Flash Jab Fiction is written by fans of pulp and speculative fiction. It is a no pay, no fee, writing-for-the-sake-of-writing type of gig. The stories are usually tough and raw and come from some of the bloodiest knuckles of the hardest punching crime fiction writers around today.

Subscribe to Bloody Knuckles and join other writers today.

Follow me:

Enter your email address below.

A TinyLetter Email Newsletter

Monday, July 1, 2013

Summer Drabbles

I asked. You responded. Sit back, read, and leave some praise!

The Oldest Ent
by Kaye George

The first sign was a slight twinge of pain at the core of his being. Then he noticed hordes of strange insects crawling up his trunk. He was used to the usual bugs, but these ate voraciously and nonstop.
 High winds came, and drenching, life-giving rain. But the insects kept coming.
 One day he realized that his core was gone, eaten away, nothing left of it. He peered down the length of his body through his glasses. The axe men were here.
 First, the yellow painted X. Then the chainsaws. Finally, he became a stump. They left him his glasses.

Kaye George, Guppy president, two-time Agatha Nominee/
Imogene Duckworthy Mystery series/
DEATH IN THE TIME OF ICE, coming in June from Untreed Reads/
FAT CAT cozy series, writing as Janet Cantrell, coming 2014/

Upon Reflection
by  John R. Clark
The jay thought the shiny thing on the fence post was his. Scolding skreaks battered my ears as I picked up the sadly familiar glasses. The last time I'd seen them, they had been perched on Uncle Jake's nose while I read over the biopsy report. When I finished, I knew what would happen, but not when.
After he'd been absent for three days, I headed to the lower pasture, his favorite part of the family farm, gut roiling because of the missing shotgun.
“Changed my mind, I can't go ugly.”
I smiled sadly and took him home to die.

John Clark, YA and mystery author is a Maine librarian who blogs regularly on the Maine Crime Writer's website.

by Darren Sant

The press did their usual lazy job and simply called it S.H.C. The truth is no one knew where Joel disappeared to. Crazy theories spread through the neighborhood like fleas on a cat. Yes, he'd just been jilted at the altar. Yes, the woodland lodge he called home had been abandoned with the door ajar and Kenny Rogers playing.

But the best that Ford County Sheriff's Department could come up with when they found a just a pair of glasses and some smoking hiking boots? Well it had to be Spontaneous Human Combustion, didn't it?

Street Justice
By Wayne Zurl
Jamal Willie Walker raped and murdered a six-year-old girl.
We traced him to a tenement in Brownsville.
I kicked in the door and my partner covered the room. As it swung open, Walker grabbed an automatic from the dinette table.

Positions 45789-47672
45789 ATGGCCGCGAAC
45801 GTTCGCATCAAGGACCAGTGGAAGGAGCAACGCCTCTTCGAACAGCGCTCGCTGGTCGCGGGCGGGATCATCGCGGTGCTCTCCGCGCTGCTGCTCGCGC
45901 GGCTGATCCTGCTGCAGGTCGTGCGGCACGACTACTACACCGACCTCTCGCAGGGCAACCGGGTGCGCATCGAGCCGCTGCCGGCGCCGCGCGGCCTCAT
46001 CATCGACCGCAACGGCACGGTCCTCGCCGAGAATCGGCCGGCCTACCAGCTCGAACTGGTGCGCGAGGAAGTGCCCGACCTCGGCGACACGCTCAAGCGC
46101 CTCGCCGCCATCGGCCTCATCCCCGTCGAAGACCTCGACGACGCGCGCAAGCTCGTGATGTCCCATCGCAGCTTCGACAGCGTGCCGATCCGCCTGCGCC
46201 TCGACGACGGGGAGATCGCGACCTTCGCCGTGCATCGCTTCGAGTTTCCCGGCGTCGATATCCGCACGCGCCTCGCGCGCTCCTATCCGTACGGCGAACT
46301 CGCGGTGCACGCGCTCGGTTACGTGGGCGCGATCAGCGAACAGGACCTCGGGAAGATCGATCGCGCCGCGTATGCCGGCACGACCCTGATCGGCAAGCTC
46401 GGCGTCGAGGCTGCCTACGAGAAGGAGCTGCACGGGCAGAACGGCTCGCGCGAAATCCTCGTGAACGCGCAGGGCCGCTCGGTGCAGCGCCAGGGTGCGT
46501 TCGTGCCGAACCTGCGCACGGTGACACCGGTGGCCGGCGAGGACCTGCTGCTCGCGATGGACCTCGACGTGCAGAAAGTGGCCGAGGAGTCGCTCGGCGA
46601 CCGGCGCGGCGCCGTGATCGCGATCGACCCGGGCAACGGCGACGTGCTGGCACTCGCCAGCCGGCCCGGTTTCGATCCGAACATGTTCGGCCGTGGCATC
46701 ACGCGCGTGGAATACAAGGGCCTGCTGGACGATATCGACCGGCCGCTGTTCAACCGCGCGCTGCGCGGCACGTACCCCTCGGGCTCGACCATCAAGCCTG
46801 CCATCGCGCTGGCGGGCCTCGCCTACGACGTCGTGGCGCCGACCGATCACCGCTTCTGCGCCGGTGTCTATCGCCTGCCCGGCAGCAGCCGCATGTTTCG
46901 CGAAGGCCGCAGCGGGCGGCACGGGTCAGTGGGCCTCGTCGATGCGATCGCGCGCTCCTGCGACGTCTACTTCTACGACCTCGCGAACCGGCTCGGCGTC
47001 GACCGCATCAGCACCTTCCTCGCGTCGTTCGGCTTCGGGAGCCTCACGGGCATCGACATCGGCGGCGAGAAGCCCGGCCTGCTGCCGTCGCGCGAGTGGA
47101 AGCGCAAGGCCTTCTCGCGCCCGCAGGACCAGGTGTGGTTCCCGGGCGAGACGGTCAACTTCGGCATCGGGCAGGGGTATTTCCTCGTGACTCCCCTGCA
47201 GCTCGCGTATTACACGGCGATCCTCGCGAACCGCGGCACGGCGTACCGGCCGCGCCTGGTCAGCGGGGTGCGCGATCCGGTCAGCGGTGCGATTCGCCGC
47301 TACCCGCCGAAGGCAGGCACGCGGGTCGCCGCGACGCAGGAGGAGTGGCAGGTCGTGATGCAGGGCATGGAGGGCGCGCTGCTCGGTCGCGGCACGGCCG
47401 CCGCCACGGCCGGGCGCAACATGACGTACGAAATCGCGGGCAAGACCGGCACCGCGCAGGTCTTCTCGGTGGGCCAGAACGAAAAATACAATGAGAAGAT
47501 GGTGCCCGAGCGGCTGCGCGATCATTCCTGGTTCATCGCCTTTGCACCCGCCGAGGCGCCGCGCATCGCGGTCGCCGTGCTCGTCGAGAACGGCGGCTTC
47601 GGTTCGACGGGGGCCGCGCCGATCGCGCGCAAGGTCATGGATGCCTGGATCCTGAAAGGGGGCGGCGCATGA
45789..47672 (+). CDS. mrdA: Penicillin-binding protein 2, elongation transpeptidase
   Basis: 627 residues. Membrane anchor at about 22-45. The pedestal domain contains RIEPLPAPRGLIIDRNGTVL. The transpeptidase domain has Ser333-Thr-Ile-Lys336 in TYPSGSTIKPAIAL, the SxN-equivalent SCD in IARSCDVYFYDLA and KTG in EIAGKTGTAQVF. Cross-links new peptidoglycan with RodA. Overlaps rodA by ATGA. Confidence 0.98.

“Two against one,” I said. “No matter what you’re dead.”
“Whoa, Man. No trouble here.”
He raised his hands, still holding the pistol. Light reflected from his eyeglasses.
“Paul,” I said, “Go outside. Make sure those uniforms cover the fire escape. The window’s open.”
“Close the door.”
Fifteen seconds later. “You burned that girl with a cigarette. Sayonara, sport.”

Wayne Zurl writes the popular Sam Jenkins crime stories for Mind Wings Audio.

Brother’s Keeper
By Katt Dunsmore

Marty leaned on his shovel, shoved his glasses up on his forehead, and wiped his face with a sweat stained bandana. Looking around, he shoved the bandana into his back pocket and started to dig.
Later, Marty stood waist deep in the hole he’d dug.
“I think this is good enough,” he said, and climbed out of the hole. He stepped over to a nearby tree trunk, took off his glasses, and set them down.
A moment later, a shot rang out. There was a thud.
Marty began to fill in the hole. He hated cleaning up after his brother.

© Copyright 2013 Tonya D Dunsmore. All rights reserved.
Katt Dunsmore is a Native American short story author, and an illustrator. You can find her on facebook and twitter.

by Scott Dingley

I got old young.
Inheriting the farm after my folks died, I made my first trip back in years. By the edge of the corn field, I found my grandfather's eyeglasses in the dust.
The lenses dull, spidery.
I wrapped the wire arms around my ears.
Lost focus...
Visions: the man who wore these, bitter and violent; dad hiding out in the corn.
I hid too, ‘til dark. In the mirror, even with the eyeglasses discarded again, the old man stares back.
This happened yesterday. I been here ever since, never getting around to selling the place like I planned.

Scott Dingley is a London-based writer with a few novellas under his belt as well as some short fiction published by A Twist of Noir, Near to the Knuckle and 101 Fiction.

Wednesday, May 22, 2013

Drabble Challenge

Drabble: Telling a story in exactly 100 words.
Can you do it?
It's almost summer! Time for a Flash Jab Drabble Challenge. The drabbles will be based on the picture posted on the web site: Flash Jab Fiction
Here are the rules: